How to Pack a Healthy Lunch

Bag Lunch
The right portion size is key to packing a healthy lunch. See more lunch box pictures.

You can control breakfast, and you can control dinner -- after all, you make them -- but what about lunch? The choices end up being standing in the fast food lines, eating out of the vending machine, or settling for another "round meat and white bread" sandwich that you slammed into a bag as you raced out the door. None sounds very appealing, does it?

To avoid a heart attack in the making or having to face that same old sandwich one more day, here's a quick-fix course in lunch-hour basics for healthier "dining a la desk". In addition to choosing foods ahead of time that fit into your individualized meal plan, you also can have much more control over your portion sizes.


Beware of Overload

When shopping at the grocery store for lunch items, purchase processed foods and prepackaged products sparingly. Those items are the easiest way to overload on carbs, preservatives, sugar and sodium.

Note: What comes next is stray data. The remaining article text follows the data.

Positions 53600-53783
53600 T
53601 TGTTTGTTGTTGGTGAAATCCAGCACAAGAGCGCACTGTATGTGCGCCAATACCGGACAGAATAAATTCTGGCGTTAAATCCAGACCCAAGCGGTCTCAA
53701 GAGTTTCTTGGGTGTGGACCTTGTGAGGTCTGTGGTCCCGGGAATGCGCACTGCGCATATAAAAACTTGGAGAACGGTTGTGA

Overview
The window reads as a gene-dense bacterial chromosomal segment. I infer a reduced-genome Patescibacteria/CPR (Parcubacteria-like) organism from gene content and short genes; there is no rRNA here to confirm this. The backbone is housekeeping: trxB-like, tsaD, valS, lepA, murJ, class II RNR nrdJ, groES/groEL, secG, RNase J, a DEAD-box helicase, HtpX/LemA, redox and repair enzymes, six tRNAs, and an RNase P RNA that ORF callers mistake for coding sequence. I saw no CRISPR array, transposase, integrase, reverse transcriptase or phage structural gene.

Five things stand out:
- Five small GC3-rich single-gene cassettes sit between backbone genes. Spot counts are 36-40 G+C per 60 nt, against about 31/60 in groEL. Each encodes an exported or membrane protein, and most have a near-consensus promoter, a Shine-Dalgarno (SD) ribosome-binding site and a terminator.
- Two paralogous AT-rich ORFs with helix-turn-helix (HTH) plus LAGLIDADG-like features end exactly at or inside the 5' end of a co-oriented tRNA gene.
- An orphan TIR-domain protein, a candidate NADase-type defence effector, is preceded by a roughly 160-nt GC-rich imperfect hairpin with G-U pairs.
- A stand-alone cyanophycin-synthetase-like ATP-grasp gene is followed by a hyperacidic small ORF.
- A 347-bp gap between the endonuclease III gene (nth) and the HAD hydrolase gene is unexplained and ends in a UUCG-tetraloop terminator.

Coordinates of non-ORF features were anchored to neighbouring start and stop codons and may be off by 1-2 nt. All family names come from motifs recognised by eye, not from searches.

Does It Say 100 Percent?

Buy 100 percent fruit juice boxes and be sure they say 100 percent juice, not just 10 percent. (The other 90 percent is sugar.) Pop them in the freezer, then put a box in a small plastic baggie when packing your lunch. It's a great way to keep other items in the bag cold until lunchtime.

The Big Gulp

Extend that 6-ounce juice box into an 18-ounce drink without going into carb or sugar overload. Pick a diet soda, lemon-lime, or gingerale, or a bottle of sparking water along with the juicebox, then combine them at lunch for a refreshing spritzer that's low in carbs and sugar.

Don't Forget the Finger Foods

Toss in a baggie full of seedless grapes and/or sweet grape cherry tomatoes. Baby carrots are nice too.

Fruit Flavors

When toting oranges, bananas or even apples, seal them in a small plastic baggie. if you don't, the flavors of the fruits can permeate the rest of the items in your bag, making everything take on the flavor of "the fruit of the day."

Avoid the Fat Packs

Variety packs of snack chips typically are high in fat and sodium. Instead, buy family-sized bags of potato chips and tortilla chips that are baked rather than fried; pack them up in individual baggies in appropriate portion sizes for your individual meal plan seal tightly, and store in the pantry ahead of time. When you need one simply grab and go.

Best-Kept Secret

When toting a salad, place the salad in a large plastic baggie with the dressing sealed in a sandwich-sized baggie, placing the small bag in the larger one. At lunchtime, pour the dressing over the salad in the larger bag, seal tightly, and shake. No soggy salad, no messy cleanup, and no containers to tote back and forth between home and work!


Lots More Information

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